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New Contributor
Posts: 3
Registered: ‎12-07-2017

which camera is ideal?

i'm looking for a camera to possibly film art videos in real time but I am also needing a lightweight compact camera for photography for scenery/landscape/close ups. i'm not at all fussed about whether the camera has 4k or not because i would just use 1080p. It does need to have good battery life that would last me throughout the day when travelling and most important it has to be reasonably priced.  

 

so which canon compact camera would be ideal? i'm not considering the dslr's primarily because of the pricing, but if there is a compact camera which would allow me to record at 1080p for continous time if i needed, would be excellent, otherwise I am looking for a good photography camera.

 

i should probably include that i am considering two other brands if canon isn't suited for me, nikon d5300 and panasonic lumix g7. thank you very much in advance if there are any reccomendations! 

 

Honored Contributor
Posts: 6,534
Registered: ‎08-13-2015

Re: which camera is ideal?

Yoo want one device that does it all, does it well, and is inexpensive.  It doesn’t exist.  You need a stills camera and a video camera.

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"I don't rent software. I use Photoshop CS6, ACR 9.8 and Lightroom 6.8 ."
New Contributor
Posts: 3
Registered: ‎12-07-2017

Re: which camera is ideal?

hmm, okay, i only ask because i have no clue which to go for

New Contributor
Posts: 3
Registered: ‎12-07-2017

Re: which camera is ideal?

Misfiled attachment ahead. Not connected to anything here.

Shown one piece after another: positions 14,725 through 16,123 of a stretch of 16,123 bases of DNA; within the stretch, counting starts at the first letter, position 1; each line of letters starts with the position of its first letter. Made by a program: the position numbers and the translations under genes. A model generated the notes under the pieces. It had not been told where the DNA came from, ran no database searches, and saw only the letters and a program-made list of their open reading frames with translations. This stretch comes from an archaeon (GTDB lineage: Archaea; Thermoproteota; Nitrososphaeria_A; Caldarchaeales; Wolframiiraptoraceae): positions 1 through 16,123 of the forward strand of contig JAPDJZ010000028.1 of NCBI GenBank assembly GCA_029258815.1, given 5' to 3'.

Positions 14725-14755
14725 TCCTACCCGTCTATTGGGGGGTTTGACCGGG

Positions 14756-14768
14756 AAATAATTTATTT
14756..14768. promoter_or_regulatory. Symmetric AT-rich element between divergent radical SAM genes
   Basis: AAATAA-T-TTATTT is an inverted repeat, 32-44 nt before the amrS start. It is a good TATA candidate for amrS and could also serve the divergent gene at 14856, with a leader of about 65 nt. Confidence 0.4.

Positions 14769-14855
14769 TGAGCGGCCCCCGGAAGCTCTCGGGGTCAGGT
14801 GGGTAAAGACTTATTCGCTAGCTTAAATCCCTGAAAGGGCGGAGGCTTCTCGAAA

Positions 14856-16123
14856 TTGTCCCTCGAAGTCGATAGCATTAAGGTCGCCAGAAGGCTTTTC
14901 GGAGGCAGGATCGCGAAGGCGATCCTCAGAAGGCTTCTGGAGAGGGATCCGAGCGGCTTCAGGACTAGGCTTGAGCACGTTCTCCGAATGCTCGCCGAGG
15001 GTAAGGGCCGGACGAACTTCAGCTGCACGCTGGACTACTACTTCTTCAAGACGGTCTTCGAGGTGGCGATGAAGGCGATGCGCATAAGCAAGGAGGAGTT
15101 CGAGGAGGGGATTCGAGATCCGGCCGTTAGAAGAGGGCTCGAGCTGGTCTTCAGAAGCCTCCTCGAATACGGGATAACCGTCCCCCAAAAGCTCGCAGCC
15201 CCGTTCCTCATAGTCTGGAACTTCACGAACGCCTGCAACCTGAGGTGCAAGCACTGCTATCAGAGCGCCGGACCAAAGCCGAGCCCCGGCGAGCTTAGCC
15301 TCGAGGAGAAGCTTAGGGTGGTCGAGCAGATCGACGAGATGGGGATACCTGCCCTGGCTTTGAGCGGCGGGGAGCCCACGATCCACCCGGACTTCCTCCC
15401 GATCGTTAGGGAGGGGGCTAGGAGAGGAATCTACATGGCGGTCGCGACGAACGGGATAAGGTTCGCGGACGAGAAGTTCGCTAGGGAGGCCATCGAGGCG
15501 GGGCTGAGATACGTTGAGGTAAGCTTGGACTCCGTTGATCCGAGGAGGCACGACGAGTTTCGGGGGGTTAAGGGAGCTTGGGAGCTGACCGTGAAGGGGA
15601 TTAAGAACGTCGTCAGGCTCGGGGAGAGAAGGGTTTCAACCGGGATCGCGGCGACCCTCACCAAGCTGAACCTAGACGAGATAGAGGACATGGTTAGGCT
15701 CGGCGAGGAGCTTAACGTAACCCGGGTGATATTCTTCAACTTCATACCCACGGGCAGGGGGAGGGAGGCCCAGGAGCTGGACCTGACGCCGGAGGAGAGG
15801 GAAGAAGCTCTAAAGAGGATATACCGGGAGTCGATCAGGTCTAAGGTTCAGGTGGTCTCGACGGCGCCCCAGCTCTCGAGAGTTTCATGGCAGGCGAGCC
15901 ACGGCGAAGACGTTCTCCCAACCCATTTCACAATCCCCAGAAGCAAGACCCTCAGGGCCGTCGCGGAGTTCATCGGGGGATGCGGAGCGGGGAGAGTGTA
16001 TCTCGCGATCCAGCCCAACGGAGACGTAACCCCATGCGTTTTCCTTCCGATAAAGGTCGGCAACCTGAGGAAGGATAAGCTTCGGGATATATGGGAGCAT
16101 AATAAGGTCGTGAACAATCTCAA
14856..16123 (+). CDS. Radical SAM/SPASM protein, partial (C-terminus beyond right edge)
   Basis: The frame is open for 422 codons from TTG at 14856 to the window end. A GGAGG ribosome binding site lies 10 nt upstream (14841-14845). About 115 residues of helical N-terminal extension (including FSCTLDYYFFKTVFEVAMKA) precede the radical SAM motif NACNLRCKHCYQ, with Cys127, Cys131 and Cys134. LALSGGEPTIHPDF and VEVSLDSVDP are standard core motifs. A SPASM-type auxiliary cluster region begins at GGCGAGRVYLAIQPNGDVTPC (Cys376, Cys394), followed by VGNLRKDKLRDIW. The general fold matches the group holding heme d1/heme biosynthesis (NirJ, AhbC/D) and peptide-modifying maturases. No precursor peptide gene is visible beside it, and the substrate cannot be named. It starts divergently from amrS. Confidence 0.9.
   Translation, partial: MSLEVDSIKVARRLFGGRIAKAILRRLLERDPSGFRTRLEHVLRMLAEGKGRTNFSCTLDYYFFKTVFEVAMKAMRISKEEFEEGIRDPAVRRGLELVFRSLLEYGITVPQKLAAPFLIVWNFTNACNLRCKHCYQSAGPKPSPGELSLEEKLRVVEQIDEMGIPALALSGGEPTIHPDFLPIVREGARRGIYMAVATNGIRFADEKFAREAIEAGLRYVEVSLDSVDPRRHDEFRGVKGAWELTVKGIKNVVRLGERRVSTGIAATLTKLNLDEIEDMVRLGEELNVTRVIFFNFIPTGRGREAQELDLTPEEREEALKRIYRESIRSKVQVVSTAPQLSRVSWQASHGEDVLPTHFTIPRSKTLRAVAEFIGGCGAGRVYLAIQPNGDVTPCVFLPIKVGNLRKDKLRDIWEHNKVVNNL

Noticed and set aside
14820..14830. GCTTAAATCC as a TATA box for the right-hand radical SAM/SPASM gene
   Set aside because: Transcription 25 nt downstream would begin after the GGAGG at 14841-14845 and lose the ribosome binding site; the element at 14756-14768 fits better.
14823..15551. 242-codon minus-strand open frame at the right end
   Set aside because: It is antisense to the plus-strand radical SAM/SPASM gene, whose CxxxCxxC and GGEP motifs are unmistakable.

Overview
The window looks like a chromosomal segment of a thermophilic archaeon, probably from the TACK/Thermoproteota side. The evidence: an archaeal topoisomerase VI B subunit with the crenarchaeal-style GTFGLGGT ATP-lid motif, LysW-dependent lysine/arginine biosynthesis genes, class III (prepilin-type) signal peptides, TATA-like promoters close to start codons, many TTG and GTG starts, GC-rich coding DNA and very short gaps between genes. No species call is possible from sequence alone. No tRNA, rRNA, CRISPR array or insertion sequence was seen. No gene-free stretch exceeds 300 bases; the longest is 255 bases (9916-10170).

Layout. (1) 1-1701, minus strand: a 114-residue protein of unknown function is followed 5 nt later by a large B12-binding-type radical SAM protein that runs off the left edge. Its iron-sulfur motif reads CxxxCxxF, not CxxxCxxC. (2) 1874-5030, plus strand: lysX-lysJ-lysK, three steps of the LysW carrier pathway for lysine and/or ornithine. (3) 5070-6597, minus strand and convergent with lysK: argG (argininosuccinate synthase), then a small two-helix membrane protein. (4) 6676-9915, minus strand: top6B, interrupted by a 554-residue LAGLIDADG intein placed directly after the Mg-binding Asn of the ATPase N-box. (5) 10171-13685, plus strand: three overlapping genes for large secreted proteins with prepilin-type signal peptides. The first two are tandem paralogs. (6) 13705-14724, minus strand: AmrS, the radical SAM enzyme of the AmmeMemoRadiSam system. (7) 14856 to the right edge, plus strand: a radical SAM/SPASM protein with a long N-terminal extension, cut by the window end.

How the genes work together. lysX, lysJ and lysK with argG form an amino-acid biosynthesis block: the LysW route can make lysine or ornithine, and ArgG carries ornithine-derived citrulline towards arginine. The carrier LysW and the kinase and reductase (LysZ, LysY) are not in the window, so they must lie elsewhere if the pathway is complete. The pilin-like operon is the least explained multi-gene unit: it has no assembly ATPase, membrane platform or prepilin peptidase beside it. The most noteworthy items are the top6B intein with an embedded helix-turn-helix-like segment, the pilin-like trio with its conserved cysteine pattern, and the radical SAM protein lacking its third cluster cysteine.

i don't have the money for a dslr and it'd take me awhile to save up for one so i'm just looking for an alternative that isn't a camcorder but works well for photography and some film if i want to 

Honored Contributor
Posts: 6,534
Registered: ‎08-13-2015

Re: which camera is ideal?


jenniferanne wrote:

i don't have the money for a dslr and it'd take me awhile to save up for one so i'm just looking for an alternative that isn't a camcorder but works well for photography and some film if i want to 


What is your budget?  

What do you think you will photograph most of the time?  What do you envision doing with your videos?

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"I don't rent software. I use Photoshop CS6, ACR 9.8 and Lightroom 6.8 ."
VIP
Posts: 9,548
Registered: ‎12-07-2012

Re: which camera is ideal?

"i don't have the money for a ..."

 

Take a look at the Canon PowerShot G1 X Mark III Digital Camera or perhaps the lesser costly Canon PowerShot G7 X Mark II Digital Camera.  Either will do what you want to do.  All in one small package, too!

EOS 1DX and 1D Mk IV, along with, a lot of other stuff.
Esteemed Contributor
Posts: 3,605
Registered: ‎06-11-2013

Re: which camera is ideal?

No 'camera' can record for more than 29 minutes 59 seconds.  Under international trade agreeements, as soon as a camera is capable of recording video for 30 minutes or longer, it is considered a 'video' camera instead of a 'photographic' camera and tariffed at a higher rate.  For this reason, the manufacturers all cut-off the maximum length of any single recorded clip to make sure it stays below 30 minutes.

 

The Nikon D5300 _is_ a DSLR... which I thought you wanted to avoid.  Also, Nikon doesn't do particularly well with video (specifically the focus tracking lags behind.)